One of Britain’s most prominent criminal lawyers has become the legal adviser for detectives investigating an army agent operating in the top ranks of the IRA, the Observer can reveal.
The spy, known as “Stakeknife” and once described as the “jewel in the crown” of British military intelligence, allegedly was implicated in acts of murder and torture while he ran the IRA’s internal security squad during the Troubles.
The appointment of Jonathan Laidlaw QC, who defended News International boss Rebekah Brooks and has prosecuted Al-Qaida bombers, is being seen by legal experts as a sign of “serious intent” to put the army’s long-serving informer in the dock.
Reports have widely named Freddie Scappaticci, 73, as Stakeknife, the man in charge of the IRA’s spy-catching unit that interrogated and killed members of the Provisionals accused of being informers. Since 2003, Scappaticci has denied he was “Stakeknife”.
But it is alleged that, while the unit abducted, sometimes tortured and shot informers dead, Stakeknife was a double agent passing on high-grade information to his handlers in British military intelligence.
The Observer has learnt that Operation Kenova, the multimillion pound inquiry into the activities of Stakeknife, recruited Laidlaw to help its detectives draw up the legal papers needed to bring any prosecution.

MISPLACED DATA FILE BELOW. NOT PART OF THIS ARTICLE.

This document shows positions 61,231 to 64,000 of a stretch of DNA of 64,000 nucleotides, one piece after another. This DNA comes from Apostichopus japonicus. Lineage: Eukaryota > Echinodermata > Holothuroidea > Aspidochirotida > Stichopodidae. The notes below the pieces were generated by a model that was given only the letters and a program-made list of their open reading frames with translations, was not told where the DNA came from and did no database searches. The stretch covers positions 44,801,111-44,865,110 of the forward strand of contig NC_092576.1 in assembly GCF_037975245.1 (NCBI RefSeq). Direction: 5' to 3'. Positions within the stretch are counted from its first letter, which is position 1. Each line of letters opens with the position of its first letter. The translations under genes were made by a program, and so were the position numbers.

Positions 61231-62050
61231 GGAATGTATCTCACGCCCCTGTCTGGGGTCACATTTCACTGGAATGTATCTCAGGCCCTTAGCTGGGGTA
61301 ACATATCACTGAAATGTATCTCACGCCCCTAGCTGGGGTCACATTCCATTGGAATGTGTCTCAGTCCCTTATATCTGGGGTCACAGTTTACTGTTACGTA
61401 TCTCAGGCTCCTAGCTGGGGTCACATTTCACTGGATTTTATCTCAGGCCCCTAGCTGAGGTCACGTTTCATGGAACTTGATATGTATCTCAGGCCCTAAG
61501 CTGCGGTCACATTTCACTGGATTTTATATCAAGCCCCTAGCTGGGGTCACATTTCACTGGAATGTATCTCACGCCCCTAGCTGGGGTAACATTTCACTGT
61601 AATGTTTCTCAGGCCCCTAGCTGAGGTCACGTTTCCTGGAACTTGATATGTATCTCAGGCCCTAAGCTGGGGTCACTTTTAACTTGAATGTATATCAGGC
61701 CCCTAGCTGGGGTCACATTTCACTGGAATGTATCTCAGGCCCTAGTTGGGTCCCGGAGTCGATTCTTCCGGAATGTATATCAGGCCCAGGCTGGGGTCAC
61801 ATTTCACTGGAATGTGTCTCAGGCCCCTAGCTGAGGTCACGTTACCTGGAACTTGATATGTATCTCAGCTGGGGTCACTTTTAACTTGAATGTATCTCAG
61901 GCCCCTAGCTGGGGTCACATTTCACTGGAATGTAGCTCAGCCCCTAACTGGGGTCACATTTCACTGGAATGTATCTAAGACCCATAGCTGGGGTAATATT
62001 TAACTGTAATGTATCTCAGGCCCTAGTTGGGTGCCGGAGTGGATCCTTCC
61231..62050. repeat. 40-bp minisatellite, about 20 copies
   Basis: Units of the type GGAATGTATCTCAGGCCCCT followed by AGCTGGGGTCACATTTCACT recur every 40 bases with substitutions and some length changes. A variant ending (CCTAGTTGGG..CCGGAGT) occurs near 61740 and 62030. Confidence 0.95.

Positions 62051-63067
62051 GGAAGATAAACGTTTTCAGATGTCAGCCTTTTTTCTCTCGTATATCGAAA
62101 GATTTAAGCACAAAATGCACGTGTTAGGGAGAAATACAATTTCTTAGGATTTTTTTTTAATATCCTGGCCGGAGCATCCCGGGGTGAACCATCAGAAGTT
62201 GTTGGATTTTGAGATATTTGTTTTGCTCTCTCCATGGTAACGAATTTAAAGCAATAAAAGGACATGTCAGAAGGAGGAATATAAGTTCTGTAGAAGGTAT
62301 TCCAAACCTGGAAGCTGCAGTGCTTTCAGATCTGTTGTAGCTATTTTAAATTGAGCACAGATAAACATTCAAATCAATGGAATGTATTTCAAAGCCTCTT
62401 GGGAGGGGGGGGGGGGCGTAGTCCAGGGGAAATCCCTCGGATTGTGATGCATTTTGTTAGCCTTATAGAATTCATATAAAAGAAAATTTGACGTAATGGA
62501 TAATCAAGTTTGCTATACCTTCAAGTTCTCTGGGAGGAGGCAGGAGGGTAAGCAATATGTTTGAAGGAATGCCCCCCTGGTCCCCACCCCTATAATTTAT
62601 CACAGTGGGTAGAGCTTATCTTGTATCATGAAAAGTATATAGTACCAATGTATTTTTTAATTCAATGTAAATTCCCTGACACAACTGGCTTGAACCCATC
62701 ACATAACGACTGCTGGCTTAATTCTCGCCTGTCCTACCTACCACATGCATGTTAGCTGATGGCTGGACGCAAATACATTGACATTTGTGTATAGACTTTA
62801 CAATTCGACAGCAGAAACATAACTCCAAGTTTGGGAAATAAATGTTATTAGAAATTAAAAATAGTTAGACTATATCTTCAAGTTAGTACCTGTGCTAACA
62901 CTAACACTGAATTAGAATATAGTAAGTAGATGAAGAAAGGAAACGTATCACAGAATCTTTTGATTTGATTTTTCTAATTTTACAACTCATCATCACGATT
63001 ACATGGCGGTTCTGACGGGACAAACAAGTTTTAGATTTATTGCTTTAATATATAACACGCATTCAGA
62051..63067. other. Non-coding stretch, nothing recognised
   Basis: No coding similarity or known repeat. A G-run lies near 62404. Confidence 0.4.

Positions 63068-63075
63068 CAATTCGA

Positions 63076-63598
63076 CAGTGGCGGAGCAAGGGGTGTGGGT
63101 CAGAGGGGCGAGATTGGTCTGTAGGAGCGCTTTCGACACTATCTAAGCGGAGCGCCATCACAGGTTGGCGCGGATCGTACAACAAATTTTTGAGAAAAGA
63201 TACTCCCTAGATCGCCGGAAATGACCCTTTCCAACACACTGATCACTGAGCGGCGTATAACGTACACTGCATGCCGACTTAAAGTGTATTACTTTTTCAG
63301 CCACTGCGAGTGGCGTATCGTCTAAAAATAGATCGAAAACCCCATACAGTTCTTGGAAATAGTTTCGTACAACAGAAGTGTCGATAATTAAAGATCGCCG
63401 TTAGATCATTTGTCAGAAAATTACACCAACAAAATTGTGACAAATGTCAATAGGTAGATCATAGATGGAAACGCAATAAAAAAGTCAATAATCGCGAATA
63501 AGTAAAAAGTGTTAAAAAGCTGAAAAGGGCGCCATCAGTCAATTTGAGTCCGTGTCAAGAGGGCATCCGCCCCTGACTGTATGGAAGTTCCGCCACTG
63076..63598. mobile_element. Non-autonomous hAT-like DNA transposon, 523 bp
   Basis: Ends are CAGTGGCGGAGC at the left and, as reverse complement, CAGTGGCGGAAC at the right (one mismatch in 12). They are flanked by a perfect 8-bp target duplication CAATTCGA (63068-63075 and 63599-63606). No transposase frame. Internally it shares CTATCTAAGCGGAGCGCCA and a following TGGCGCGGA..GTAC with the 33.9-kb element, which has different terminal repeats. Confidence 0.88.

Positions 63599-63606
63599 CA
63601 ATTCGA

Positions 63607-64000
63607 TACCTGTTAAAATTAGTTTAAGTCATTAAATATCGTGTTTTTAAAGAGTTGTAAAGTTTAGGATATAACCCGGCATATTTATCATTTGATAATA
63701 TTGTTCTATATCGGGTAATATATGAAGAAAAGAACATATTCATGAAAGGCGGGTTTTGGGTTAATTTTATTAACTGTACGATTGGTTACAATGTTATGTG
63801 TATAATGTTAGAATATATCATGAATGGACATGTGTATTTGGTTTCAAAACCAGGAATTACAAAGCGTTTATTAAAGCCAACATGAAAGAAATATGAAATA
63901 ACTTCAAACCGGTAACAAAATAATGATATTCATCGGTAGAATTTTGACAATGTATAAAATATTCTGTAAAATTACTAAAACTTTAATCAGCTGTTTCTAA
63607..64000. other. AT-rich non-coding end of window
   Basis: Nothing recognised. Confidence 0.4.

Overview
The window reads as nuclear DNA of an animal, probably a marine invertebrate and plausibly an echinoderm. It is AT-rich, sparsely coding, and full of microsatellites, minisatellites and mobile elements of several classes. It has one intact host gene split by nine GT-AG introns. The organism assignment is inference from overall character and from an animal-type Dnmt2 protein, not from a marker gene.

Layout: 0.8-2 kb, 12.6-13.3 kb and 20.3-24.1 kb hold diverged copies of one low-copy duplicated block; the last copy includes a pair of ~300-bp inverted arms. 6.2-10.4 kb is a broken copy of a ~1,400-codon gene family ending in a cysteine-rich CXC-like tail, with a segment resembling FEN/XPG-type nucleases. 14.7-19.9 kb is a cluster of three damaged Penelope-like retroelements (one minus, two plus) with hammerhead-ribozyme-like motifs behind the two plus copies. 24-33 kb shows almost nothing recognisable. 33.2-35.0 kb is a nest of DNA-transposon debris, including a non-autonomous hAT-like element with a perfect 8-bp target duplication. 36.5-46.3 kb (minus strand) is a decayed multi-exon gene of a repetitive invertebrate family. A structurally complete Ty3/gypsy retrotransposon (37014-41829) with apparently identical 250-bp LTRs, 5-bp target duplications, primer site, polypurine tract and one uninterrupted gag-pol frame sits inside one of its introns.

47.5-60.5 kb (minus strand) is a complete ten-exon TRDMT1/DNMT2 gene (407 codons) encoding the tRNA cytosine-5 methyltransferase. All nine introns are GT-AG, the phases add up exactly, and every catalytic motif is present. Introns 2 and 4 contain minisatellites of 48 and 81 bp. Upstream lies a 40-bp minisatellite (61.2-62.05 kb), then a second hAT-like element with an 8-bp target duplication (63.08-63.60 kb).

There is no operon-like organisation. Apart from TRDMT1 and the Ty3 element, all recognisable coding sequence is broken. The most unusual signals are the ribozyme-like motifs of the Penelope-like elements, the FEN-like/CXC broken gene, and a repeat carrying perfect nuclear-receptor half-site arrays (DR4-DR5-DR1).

Legal sources have told the Observer that Laidlaw’s experience in preparing charges for long-running investigations and ensuring cases are brought to trial will be crucial to Operation Kenova bringing the alleged army agent to court back in Northern Ireland.
They said that Operation Kenova needed someone of Laidlaw’s calibre to “enable them to battle against the resistance both the Ministry of Defence and MI5 will put up to stop Stakeknife appearing in court. It shows serious intent to do so.”
Both the security forces and the leadership of the republican movement have may have concerns if Stakeknife is forced to give evidence about his alleged role as an agent inside the IRA’s most secretive unit.
There are concerns that testimony could reveal the identities of alleged handlers and any alleged willingness to “sacrifice” low-level informers to protect their agent placed in the upper echelons of the IRA.
Laidlaw is a Treasury Counsel, a government lawyer who has been employed to prosecute Britain’s first war crimes case, act as prosecuting lawyer against Al-Qaida suspects, as well as the IRA bombers who targeted Canary Wharf in 1996.
He has also acted as defence counsel for Brooks when she was acquitted of all charges in the phone-hacking trial.
Operation Kenova is headed by the chief constable of Bedfordshire, Jon Boutcher. He has promised to complete his report by the end of this year and will then hand his files to the Public Prosecution Service for Belfast.
Operation Kenova has now gathered more than 12,000 documents, recorded over 1,000 statements and conducted 129 with witnesses, some of whom alleged they were picked up, tortured, threatened and beaten by Stakeknife’s IRA unit.
As well as the agent himself, Operation Kenova is questioning members of the security forces over their role in running an agent they are accused of allowing to kill with impunity.
A spokesman for Operation Kenova declined to make any comment about Laidlaw’s appointment.